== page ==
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Time and Reframing: An Easy Technique that Generates Fast Results

EFt Tapping Outdated ImageNote: This is one of 3,000 articles written prior to the updated Gold Standard (Official) EFT Tapping Tutorial™.  It provides practical uses for EFT Tapping and most EFT'ers should find it very helpful.  However, if your benefits are temporary or a more in-depth approach is needed, you are urged to explore our newest advancement, Optimal EFT, by reading our free e-book, The Unseen Therapist, and/or (3) get help from a Certified EFT Practitioner.  

Hi Everyone,

EFT Master and expert reframer Tania Prince gives us this advanced article. In her intro she says, "Mastering the art of reframing is one more tool in your therapeutic arsenal that can help you become even more effective in gaining results using EFT. Reframing is also fun for both the therapist and client. With that in mind, this article contains information on a stunningly easy, fun reframe. It is one I commonly use."

Hugs, Gary


By Tania Prince, EFT Master

Introduction 

Mastering the art of reframing is one more tool in your therapeutic arsenal that can help you become even more effective in gaining results using EFT. Reframing is also fun for both the therapist and client. With that in mind, this article contains information on a stunningly easy, fun reframe. It is one I commonly use.

What is Reframing?

Reframing is the art and skill of helping people change their perspective and view on their issues. Reframing is a powerful therapeutic tool that can create profound and fast change. EFT and reframing are commonly combined. There are many different types of reframes that can be used. The particular method highlighted in this article is a very simple and powerful method that I have used many times highly successfully. It is also easy to use and master. 

Example: Dealing with an Alcohol Addiction 

The following case was taken from the work I did with Carmen (not her real name), a client who had an alcohol addiction. At the point in the therapy where we talked about the below we had already made massive progress with the client’s drinking issue. She had stopped and was now only having an occasional rare binge.

Questioning her about the binges, Carmen said they only occurred when her boyfriend went out.  Whenever he left the house she had a sense fear that something dreadful would happen to him and that he wouldn’t come back. She went on to explain that this feeling had been something she had experienced throughout her life. (This statement implies that the causative event for this feeling was early in her life).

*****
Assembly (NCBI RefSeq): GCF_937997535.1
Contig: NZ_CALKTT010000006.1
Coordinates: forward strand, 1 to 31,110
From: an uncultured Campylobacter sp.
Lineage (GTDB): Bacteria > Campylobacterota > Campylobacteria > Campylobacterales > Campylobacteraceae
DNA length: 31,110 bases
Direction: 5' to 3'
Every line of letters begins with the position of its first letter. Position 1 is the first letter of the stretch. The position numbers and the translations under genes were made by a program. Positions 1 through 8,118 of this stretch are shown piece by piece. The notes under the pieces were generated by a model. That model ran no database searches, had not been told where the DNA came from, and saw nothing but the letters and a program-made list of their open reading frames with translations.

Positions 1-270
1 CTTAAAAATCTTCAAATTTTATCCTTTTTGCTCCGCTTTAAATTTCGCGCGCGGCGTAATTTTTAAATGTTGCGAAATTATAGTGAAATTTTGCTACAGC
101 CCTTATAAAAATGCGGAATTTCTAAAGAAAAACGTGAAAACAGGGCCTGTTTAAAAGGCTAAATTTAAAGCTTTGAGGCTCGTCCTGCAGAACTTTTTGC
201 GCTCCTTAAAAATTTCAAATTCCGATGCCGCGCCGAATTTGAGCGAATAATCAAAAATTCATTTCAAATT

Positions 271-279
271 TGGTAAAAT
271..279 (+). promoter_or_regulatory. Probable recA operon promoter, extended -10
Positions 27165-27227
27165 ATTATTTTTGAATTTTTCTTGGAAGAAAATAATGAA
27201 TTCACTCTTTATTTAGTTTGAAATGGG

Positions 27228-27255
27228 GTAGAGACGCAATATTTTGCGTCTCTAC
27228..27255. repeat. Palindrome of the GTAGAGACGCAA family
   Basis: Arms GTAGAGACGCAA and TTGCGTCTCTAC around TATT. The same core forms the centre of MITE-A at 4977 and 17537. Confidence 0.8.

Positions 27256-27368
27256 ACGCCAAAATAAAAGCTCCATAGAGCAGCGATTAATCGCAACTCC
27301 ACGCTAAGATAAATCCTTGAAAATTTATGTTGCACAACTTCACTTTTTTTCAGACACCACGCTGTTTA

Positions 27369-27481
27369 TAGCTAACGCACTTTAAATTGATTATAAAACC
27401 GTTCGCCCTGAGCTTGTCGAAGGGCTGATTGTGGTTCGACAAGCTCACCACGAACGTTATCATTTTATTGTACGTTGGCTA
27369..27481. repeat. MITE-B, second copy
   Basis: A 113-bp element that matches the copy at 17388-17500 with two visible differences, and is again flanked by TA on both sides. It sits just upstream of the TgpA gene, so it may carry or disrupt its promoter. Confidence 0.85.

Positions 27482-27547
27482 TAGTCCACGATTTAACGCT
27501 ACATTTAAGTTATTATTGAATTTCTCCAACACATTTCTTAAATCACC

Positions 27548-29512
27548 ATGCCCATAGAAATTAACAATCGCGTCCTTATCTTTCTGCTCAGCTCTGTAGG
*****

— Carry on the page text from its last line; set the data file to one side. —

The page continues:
Finding the Core Event 

I asked Carmen to access the feelings that she had when her boyfriend left the house. 

When she had accessed her feelings, I asked her where they were in her body and asked her to put her attention on those feelings. We started to tap on the karate point and I asked her to keep her attention on the feelings and go all the way back to the very first time she had ever felt those feelings. (This technique can be read in more detail in a previous article I wrote called, “Finding and dealing with core issues”)

When asked what event had popped into her mind, Carmen told me about a time when she was about three years old. She was crying on the stairs in her house. Mum and Dad had gone out and she woke up and started to go down the stairs of her home. She had stopped half-way and was sobbing.

Shift between then and now 

Karate Point: “Even though I was three years old and no one was there, I am all alone, I completely and totally love and approve of myself

Karate Point; “Even though there was no one there and I was frightened, I completely and totally love and approve of myself”

Karate Point: “So even though they left me and no one was there, I completely and totally love and approve of myself”.

Eye Brow: “I was all alone

Side of the eye: “No one was there

Under the eye: They’d gone, mummy and daddy were never coming back”

Under the nose: I switched tonality at this point and directly addressed the adult client and asked;

“How long was it before they did come back?”

She laughed and said, “I think it was a few minutes, not long”

Chin: Switching straight back to the tonality and tense I had used before I had asked the question, I continued, “I was all alone”

Collarbone: “They are never coming back”

The words that I am using here when saying, “I was all alone”, reflect Carmen’s 3 year old’s point of view.

At this point we stopped as Carmen was now finding it highly amusing. She obviously had shifted her original emotions.

How does this Reframe work? 

 

 

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